8 Ways to Reuse Sponges. Nasty Sponge New Life Remedy

8 Ways How to Reuse Sponges

How many old sponges do you have just laying around your sink or under your cabinet? Mine seem to disappear like socks to miraculously show up somewhere else.  So instead of two sponges, I have twenty.  You know me. I can’t seem to throw out anything and I would rather re-purpose or recycle.  During my spring cleaning I found 25 old sponges including  ones with Brillo pads throughout the house.  They weren’t in great condition so I started to think how can I reuse them.

As I mentioned above, most of my sponges have Brillo pads on the back so many of the suggestions I saw wouldn’t work.  Would you let your kids use them for outside water play?   Not me.

Suggestions like using them to protect your walls from furniture, on bike petals, or to protect your hands when working with tools just didn’t seem to apply to my hard as heck feeling sponges.  In my opinion, those re-use suggestions are for more pliable sponges who haven’t reached their shriveled up state.

So, let’s get down and dirty here.   We are talking about re-purposing or reusing those hard, dried-up- prune looking sponges.

A tall order.  Simply pitch them, Anna.  

Whoa.  Hold on and heed a few of my suggestions before doing the dunk in the trash can move.

8 Ways to Reuse Sponges

#1 Use as a Stencil for Painting Projects

My first inclination was to advise you to use the sponges for faux painting walls but generally sea sponges are used for this technique.  Ordinary sponges can be used for children projects.  Simply stencil the pattern you want onto the sponge and cut it out.

#2 Use for Face Paint

Cut up your sponges in small sections to apply face paint on kids.   Be sure to use eco-friendly face paints.

#2   Quench Thirsty Plants

I have four large tropical potted hibiscus that sit on my porch in the summer.  As you can imagine, they get quite thirsty.  I could plant a couple sponges a couple inches in the dirt to hold the water so it would slowly drip down to my plants roots.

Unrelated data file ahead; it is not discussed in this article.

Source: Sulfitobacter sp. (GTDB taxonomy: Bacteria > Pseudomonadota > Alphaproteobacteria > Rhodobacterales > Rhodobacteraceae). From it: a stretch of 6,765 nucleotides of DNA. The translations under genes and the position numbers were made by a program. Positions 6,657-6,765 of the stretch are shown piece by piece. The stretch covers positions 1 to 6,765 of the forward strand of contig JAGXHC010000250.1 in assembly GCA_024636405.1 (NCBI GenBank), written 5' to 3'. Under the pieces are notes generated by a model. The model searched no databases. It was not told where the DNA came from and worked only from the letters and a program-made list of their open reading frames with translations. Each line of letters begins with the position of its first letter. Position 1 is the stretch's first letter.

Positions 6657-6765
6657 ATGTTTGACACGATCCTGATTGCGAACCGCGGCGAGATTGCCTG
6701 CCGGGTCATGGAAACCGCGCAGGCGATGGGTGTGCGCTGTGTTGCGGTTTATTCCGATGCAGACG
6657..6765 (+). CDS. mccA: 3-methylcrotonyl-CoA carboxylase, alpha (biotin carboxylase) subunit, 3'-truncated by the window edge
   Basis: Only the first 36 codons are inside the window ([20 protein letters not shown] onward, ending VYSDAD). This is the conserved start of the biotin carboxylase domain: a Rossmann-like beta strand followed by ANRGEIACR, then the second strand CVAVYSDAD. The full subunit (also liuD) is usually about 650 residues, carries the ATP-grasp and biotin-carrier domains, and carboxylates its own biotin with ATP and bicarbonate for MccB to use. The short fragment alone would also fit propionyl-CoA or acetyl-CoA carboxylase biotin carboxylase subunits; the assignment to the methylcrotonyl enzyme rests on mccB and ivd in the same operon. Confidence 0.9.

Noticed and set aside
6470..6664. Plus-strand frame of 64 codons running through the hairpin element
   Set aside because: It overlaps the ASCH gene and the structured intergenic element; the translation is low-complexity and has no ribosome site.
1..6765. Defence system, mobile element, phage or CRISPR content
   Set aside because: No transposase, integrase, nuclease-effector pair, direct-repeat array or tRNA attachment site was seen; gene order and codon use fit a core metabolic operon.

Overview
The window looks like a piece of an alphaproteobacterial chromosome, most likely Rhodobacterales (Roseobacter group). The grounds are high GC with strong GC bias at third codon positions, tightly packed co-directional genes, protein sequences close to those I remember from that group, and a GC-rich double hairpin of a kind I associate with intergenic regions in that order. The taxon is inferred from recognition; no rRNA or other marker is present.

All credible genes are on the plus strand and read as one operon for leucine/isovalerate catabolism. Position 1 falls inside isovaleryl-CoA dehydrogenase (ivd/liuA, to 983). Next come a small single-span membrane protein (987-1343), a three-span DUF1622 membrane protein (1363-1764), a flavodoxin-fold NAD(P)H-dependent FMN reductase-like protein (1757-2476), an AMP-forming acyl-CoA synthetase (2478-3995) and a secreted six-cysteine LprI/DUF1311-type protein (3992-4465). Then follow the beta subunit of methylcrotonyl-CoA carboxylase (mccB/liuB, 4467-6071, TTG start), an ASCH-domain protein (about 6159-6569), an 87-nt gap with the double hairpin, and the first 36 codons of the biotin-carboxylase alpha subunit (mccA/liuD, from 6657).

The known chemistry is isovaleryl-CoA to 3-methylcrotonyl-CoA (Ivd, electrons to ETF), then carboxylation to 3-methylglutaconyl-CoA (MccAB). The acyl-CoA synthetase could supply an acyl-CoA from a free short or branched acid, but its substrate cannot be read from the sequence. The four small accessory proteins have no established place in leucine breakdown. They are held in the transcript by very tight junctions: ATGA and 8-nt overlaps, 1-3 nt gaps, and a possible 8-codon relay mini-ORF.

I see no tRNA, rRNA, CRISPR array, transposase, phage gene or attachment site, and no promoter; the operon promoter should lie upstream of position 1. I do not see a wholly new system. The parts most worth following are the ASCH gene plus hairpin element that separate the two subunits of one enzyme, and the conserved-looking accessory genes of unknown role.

Alternatively, when you pot small plants, you could insert a sponge at the bottom of the pot.  Simply cut it to fit the inside of the pot.  This is a great idea for many of us who forget to regularly water our indoor plants.

#3  Use as Packing Materials or to Protect Valuables

If you are sending something through the mail, instead of reaching for bubble wrap or Styrofoam chips, cut up your old sponges instead.  You can use the same scenario when packing a valuable item for storage.

#4 Accelerate Ant Removal

Use old sponges to attract ants.  Add sugar to the sponge and put  it near where the ants were seen.  Ants will be attracted to the sponge.  Then take the sponge and put it in water to kill the ants.

Better yet sprinkle cornmeal around the sponge so they take it back to their nest.  Cornmeal will kill them since they can’t digest it.  Eventually, they will starve to death.

Want to kill fire ants?  Using instant grits and sugar along with a certain size sponge accelerates fire ant destruction.  Read here for the formula.

#5  Use as a Bottle or Glass Cleaner

How many of you are smoothie lovers and can’t stand cleaning the blender or your tall glasses?  Read here on how to create your own bottle, bender, or tall glass cleaner.

#6 Stop Soap Scum in its Place.

Don’t have a soap holder in your bathroom?  Use an old sponge to keep your counters soap free and to extend the life of your soap.

#7  Remove Lint or Fur.

Do your clothes proudly state you own a dog?  Use an old damp sponge to remove lint and fur from your clothes and furniture.

#8 Sop up Water in an Umbrella Stand

Put a few sponges in the bottom of your umbrella stand to sop up any water left over from your umbrellas.

What will I do with my sponges?  The art teacher at the local elementary school wants them for art projects.  I washed them in the washing machine to make sure they don’t smell.

For more sponge reuse ideas, read here.

Join the Conversation:

How do you use reuse or re-purpose your sponges?

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    I generally use sponges only for bathtub cleanup, so I don’t go through them too fast. My husband is a mason and uses the old ones wiping up extra mortar on slate, tile, rock, etc.
    They’re generally useful for washing outdoor stuff–cars, patio furniture, etc. Using them in the soil of a potted plant sounds like a great idea, but I’ve heard that sponges can harbor a lot of bacteria, so maybe they’re not ideal for kids’ face painting.

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